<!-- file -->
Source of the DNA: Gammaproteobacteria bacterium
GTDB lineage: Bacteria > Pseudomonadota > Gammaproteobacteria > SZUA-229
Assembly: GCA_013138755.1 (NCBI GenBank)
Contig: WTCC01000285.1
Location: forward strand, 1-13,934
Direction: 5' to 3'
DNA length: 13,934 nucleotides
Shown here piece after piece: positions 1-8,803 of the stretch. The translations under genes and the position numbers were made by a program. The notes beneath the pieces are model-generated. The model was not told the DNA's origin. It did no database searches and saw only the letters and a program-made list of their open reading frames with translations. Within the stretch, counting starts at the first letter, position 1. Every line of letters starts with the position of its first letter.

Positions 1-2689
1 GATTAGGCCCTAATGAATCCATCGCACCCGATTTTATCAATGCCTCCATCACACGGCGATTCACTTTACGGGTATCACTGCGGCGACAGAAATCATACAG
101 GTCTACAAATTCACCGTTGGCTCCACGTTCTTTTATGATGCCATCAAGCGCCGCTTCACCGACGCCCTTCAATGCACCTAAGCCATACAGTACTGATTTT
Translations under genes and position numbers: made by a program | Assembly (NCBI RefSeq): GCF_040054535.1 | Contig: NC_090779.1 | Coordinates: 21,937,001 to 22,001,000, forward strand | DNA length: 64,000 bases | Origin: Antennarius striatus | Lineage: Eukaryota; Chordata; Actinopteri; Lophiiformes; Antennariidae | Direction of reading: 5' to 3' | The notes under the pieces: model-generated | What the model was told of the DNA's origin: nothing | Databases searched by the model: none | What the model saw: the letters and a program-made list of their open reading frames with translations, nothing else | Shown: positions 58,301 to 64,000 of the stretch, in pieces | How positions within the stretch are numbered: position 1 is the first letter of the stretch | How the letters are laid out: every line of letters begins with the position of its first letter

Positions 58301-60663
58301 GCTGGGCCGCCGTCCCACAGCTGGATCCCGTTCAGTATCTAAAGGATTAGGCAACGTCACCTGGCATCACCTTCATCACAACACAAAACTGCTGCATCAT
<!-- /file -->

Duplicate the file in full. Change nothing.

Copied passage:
Source of the DNA: Gammaproteobacteria bacterium
GTDB lineage: Bacteria > Pseudomonadota > Gammaproteobacteria > SZUA-229
Assembly: GCA_013138755.1 (NCBI GenBank)
Contig: WTCC01000285.1
Location: forward strand, 1-13,934
Direction: 5' to 3'
DNA length: 13,934 nucleotides
Shown here piece after piece: positions 1-8,803 of the stretch. The translations under genes and the position numbers were made by a program. The notes beneath the pieces are model-generated. The model was not told the DNA's origin. It did no database searches and saw only the letters and a program-made list of their open reading frames with translations. Within the stretch, counting starts at the first letter, position 1. Every line of letters starts with the position of its first letter.

Positions 1-2689
1 GATTAGGCCCTAATGAATCCATCGCACCCGATTTTATCAATGCCTCCATCACACGGCGATTCACTTTACGGGTATCACTGCGGCGACAGAAATCATACAG
101 GTCTACAAATTCACCGTTGGCTCCACGTTCTTTTATGATGCCATCAAGCGCCGCTTCACCGACGCCCTTCAATGCACCTAAGCCATACAGTACTGATTTT
Translations under genes and position numbers: made by a program | Assembly (NCBI RefSeq): GCF_040054535.1 | Contig: NC_090779.1 | Coordinates: 21,937,001 to 22,001,000, forward strand | DNA length: 64,000 bases | Origin: Antennarius striatus | Lineage: Eukaryota; Chordata; Actinopteri; Lophiiformes; Antennariidae | Direction of reading: 5' to 3' | The notes under the pieces: model-generated | What the model was told of the DNA's origin: nothing | Databases searched by the model: none | What the model saw: the letters and a program-made list of their open reading frames with translations, nothing else | Shown: positions 58,301 to 64,000 of the stretch, in pieces | How positions within the stretch are numbered: position 1 is the first letter of the stretch | How the letters are laid out: every line of letters begins with the position of its first letter

Positions 58301-60663
58301 GCTGGGCCGCCGTCCCACAGCTGGATCCCGTTCAGTATCTAAAGGATTAGGCAACGTCACCTGGCATCACCTTCATCACAACACAAAACTGCTGCATCAT